The Winning Entry
... was the title of the last story to be seen by the judges.
"Presumptuous," declared Judge A.
"Cheeky," pronounced Judge B.
"Like it," said Judge C.
The author’s supposed name was J. P. Slovník.
"Czech?" inquired Judge A.
"Polish," mused B.
"Made-up" said C.
It was the plot, however, that really grabbed their attention.
Slovník wanted to win so badly that he resolved to blackmail the judges. Finding material proved surprisingly easy. After only two weeks’ investigation he discovered that A had a powder habit, B had a mistress and judge C had a secret so dark it made Slovník’s flesh crawl. The problem was how to put his plan into action. C, he knew, would never go to the police, but what about A and B?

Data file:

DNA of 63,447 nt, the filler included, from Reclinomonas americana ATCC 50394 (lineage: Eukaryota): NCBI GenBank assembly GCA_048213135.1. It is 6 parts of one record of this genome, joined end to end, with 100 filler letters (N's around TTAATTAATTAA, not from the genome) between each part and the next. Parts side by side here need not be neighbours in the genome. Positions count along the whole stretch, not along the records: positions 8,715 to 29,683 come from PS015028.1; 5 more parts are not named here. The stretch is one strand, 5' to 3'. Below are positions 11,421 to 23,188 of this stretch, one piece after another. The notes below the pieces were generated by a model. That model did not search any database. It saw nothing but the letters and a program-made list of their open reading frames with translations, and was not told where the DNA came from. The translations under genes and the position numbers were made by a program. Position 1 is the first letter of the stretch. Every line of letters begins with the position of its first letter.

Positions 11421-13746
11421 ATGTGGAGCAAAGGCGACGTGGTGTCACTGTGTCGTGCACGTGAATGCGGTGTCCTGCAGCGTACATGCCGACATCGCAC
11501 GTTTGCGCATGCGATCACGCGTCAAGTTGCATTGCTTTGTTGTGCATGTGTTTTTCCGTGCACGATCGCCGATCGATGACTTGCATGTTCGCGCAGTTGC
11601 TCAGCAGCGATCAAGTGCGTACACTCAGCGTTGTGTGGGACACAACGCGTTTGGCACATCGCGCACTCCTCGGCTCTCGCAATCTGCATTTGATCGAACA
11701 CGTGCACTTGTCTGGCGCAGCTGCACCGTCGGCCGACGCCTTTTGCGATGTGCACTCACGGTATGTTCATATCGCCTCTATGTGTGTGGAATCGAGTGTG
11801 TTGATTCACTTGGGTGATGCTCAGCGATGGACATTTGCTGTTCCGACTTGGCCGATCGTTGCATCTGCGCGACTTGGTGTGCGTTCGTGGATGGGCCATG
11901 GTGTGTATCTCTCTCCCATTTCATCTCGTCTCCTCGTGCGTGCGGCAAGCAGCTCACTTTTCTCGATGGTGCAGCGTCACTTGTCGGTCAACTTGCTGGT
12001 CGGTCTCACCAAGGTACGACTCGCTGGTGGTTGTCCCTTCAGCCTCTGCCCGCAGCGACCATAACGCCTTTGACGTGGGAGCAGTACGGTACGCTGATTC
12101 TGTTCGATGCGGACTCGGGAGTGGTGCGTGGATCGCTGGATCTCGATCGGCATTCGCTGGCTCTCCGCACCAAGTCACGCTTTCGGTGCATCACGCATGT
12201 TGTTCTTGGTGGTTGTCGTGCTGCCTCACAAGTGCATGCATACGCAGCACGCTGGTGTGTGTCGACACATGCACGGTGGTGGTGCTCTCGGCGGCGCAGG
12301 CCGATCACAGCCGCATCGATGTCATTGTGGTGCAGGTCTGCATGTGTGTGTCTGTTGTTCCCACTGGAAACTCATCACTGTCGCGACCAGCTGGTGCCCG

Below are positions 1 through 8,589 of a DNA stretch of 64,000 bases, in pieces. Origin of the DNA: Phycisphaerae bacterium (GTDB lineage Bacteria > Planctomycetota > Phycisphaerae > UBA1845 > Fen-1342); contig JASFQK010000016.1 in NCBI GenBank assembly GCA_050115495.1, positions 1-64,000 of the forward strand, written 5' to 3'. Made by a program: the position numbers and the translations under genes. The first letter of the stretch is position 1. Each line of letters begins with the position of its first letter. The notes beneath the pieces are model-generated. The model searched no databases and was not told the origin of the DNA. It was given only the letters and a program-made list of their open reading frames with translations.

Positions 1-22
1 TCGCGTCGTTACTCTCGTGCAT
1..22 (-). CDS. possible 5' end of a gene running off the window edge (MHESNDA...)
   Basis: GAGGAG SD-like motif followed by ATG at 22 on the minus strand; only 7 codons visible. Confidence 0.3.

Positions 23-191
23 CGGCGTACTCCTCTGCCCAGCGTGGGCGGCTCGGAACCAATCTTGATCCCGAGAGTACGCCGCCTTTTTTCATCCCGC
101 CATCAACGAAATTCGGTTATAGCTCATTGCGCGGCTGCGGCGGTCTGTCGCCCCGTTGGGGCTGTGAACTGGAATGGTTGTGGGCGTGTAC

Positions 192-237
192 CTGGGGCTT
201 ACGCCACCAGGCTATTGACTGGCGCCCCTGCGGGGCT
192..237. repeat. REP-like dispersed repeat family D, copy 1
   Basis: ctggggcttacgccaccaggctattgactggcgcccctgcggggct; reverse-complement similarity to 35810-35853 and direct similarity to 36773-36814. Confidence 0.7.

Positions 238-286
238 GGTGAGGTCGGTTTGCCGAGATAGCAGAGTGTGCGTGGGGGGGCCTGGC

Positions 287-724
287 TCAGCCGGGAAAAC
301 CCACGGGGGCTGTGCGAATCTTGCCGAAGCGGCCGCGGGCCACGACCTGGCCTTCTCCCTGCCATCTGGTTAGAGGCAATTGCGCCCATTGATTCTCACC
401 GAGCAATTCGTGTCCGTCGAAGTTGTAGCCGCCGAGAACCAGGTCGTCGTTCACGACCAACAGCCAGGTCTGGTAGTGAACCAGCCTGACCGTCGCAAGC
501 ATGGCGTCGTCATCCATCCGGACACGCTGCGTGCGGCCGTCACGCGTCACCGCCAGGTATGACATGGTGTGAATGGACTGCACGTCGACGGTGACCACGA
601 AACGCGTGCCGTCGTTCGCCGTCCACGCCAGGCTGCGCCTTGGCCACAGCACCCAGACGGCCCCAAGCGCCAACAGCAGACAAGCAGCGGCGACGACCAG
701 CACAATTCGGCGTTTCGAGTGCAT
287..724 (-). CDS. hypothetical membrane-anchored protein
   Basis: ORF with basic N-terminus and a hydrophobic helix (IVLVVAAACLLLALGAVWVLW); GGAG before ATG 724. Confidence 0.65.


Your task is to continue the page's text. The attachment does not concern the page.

It was only a few days before the closing date that Slovník had his great idea. He would not send the story he always sent - the one he had entered for the last ten years consecutively without once seeing his name on the short list. This year he would write something different. A story about a struggling writer who hatches a devious plan to secure the winning prize of a competition by blackmailing the judges. And just to be certain he would call it "The Winning Entry"...
"Audacious," said A.
"Ingenious," said B.
"The winner," said C. "Without question."
submitted at 4:20pm
27 January 2008